Tom Holland and Tony Robinson
No Cunning Plan: Tom Holland talks to Tony Robinson about life and history.

Not just the children’s talks, but the whole programme was impressive. The festival was once accused of lacking in diversity, but there was no sign of it this year, with talks covering everything from dinosaurs to hippies, and from China's war with Japan to the founding of America. It included many well-known faces, both from the history circuit - Dan Snow, Simon Schama, and Helen Castor for example - and from the wider world, such as Tony Robinson and Michael Gove. Nor was it afraid to tackle difficult subjects: Brexit, as well as having several of its own discussions, featured in almost every talk I attended; the panel for 'Patterns of the Past' discussed Trump's America and the role of women in politics; Shiraz Maher considered the ideologyA system of ideas and ideals.A system of ideas and ideals. A system of ideas and ideals.  of Salafi-Jihadism; and Jacob Rees-Mogg answered difficult questions about history and politics from Channel 4's former political producer Tim Bouverie. All of this was interspersed with the more usual, yet still fascinating, subjects of Elizabeth I, Charles I, the Nazi war machine, and medieval chivalryA knightly code of correct social, religious and moral behaviour.A knightly code of correct social, religious and moral behaviour.A knightly code of correct social, religious and moral behaviour.. Many of the speakers are historical heavyweights, university professors, and award-winning authors. They also all share a passion not just for their subject, but for communicating it effectively, and this comes across when they speak. If Chalke Valley History Festival aims to inspire, then their choice of speakers goes a considerable way towards fulfilling the ambition.

The festival bar
The festival's bar, at the centre of the site, was the stage for the 1940s party.

A highlight of every festival weekend is the aerial displays of Second World War fighters and bombers, and this weekend was no exception, with two Spitfires and a Lancaster bomber among others. The displays ran frequently throughout Saturday and Sunday, performing loud and breath-taking fly-bys and acrobatic performances in the perfectly clear blue sky. The military theme was continued by the 1940s fancy dress party on the Saturday night, with live music from the D-Day Darlings (as seen on Britain’s Got Talent) and period dancing, followed by a spectacular firework display. The festival's very reasonably-priced outdoor bar was open throughout the party and every day, serving interesting drinks from the local area and across the world. To make the price of drinks even keener, and to aid recycling and the site’s cleanliness, £1 of the drink price was returned when the plastic glass was returned to the bar. I am (un)fortunate enough to attend many festivals and events throughout the year, and the Chalke Valley History Festival is undoubtedly the best in any field. Even after the party, the staff and festival-goers were friendly and civilised; the atmosphere was welcoming and safe; and the site was spotless.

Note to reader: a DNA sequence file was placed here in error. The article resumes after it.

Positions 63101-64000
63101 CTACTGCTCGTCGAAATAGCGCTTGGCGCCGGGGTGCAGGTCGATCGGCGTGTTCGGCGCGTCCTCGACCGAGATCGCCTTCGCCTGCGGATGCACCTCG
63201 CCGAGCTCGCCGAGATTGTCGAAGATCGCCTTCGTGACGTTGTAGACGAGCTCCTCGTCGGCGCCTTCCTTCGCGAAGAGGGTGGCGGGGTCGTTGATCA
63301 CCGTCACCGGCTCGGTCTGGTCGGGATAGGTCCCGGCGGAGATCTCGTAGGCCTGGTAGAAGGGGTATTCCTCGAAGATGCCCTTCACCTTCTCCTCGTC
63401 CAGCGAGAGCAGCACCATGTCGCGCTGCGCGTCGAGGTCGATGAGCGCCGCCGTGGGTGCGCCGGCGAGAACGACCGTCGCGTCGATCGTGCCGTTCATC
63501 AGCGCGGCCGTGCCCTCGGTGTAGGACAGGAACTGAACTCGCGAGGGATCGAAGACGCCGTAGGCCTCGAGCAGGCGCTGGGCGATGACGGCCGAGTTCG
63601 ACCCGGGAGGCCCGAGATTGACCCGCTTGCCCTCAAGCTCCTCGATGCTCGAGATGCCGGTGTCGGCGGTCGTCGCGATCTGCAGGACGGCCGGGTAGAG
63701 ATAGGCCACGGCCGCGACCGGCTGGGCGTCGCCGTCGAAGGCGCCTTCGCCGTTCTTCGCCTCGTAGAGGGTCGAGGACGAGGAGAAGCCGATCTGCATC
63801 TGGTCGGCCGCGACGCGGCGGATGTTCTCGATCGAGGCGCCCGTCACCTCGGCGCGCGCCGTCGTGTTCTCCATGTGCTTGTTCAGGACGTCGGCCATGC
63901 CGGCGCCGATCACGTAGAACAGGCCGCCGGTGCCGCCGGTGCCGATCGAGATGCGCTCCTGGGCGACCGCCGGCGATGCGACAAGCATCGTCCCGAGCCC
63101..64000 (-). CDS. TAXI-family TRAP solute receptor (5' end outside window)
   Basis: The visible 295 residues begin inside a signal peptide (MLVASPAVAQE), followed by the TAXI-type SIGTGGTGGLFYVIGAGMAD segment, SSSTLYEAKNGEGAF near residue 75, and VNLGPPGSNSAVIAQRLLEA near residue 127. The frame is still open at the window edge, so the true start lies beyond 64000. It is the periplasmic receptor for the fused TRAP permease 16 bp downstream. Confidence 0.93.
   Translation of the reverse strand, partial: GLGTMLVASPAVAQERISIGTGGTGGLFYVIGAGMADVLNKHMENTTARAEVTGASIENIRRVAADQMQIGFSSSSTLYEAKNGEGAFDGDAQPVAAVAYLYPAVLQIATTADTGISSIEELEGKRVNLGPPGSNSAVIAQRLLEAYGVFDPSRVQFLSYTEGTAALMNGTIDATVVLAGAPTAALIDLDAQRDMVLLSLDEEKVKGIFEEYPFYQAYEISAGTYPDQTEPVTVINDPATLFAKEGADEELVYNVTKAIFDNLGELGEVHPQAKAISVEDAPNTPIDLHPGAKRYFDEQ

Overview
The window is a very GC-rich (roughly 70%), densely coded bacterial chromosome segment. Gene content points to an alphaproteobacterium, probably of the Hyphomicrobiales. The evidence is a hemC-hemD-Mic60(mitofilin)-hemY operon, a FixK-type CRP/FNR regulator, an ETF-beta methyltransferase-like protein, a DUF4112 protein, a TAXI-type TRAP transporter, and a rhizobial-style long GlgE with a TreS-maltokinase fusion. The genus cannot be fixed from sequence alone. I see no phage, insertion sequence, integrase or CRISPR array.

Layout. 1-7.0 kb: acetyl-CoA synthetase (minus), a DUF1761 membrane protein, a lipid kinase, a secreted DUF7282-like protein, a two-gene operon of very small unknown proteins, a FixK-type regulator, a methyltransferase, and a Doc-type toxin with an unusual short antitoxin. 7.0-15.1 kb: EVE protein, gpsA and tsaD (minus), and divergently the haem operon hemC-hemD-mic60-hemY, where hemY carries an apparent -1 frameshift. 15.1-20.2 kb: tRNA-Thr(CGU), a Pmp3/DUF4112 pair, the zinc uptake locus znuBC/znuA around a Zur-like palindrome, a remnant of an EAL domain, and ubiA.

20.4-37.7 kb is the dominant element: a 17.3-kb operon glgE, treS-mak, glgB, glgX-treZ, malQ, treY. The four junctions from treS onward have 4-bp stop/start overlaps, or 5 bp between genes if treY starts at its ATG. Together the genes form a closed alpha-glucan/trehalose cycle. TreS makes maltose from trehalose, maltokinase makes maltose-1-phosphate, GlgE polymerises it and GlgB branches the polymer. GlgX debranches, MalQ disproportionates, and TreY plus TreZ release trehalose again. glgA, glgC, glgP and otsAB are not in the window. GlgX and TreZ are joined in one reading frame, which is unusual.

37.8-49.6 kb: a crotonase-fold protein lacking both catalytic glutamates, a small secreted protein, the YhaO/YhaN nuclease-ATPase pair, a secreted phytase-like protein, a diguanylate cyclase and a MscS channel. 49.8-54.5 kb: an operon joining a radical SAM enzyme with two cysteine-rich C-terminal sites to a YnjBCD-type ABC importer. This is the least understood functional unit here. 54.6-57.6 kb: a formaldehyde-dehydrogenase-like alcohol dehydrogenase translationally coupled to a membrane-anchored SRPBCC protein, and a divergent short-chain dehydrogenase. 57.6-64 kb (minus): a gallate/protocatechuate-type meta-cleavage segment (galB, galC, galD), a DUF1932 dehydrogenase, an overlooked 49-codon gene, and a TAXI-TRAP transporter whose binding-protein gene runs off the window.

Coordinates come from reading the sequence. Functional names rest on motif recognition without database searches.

Tasty treats were one of many things to buy at the festival
Tasty treats were one of many tempting ways to spend money at the festival

The bar was not the only place to spend money. Sixteen separate stalls provided food to suit any taste, from pizza made in a traditional wood oven to Indian curries and Goan fish burgers, while formal three-course dining was available in the Trethowans marquee. Other stalls sold everything from delicious fudge to dinosaur teeth, and from books from Waterstones to much-welcome sunhats. Perhaps I was encouraged to spend a bit too much money - the food was exceptional, and with so many authors signing books in the Waterstones tent it would be rude not to spend money there - but both the talks and the extras were worth every penny, and I never felt ripped off.

Most festivals struggle to do everything right: they will excel in one area but fall sadly short in others. Chalke Valley History Festival, however, succeeds in being a master of all trades. For those with families, there is enough to engage and enthral children and adults of all ages; for the avid history fan there is a multitude of riveting talks from well-respected authors to choose from. And here is the main problem with the festival: there is simply too much to do, and too many hard choices to be made. We could have spent twice the time there and still come away wanting more. However, this makes one decision simple: to put the dates for the 2019 festival (24-30 June) in our calendar now!

You can find out more about the Chalke Valley History Festival by visiting them at

Author Info

Debbie Kilroy

Having read history at the University of Birmingham as an undergraduate, where I won the Kenrick Prize, I worked as a trouble-shooter in the public sector until I took a career break in 2009. Thereafter, I was able to pursue my love of history and turn it into a career, founding Get History in 2014 with the aim of bringing accessible yet high quality history-telling and debate to a wide audience. Since then, I have completed a Masters in Historical Studies at the University of Oxford, from which I received a distinction and the Kellogg College Community Engagement and Impact Award. As well as continuing to write for and expand Get History, I am now a freelance writer and historian. I have worked with Histories of the Unexpected and Inside History, and my article for Parliaments, Estates and Representation won the ICHRPI Emile Lousse essay prize (2019).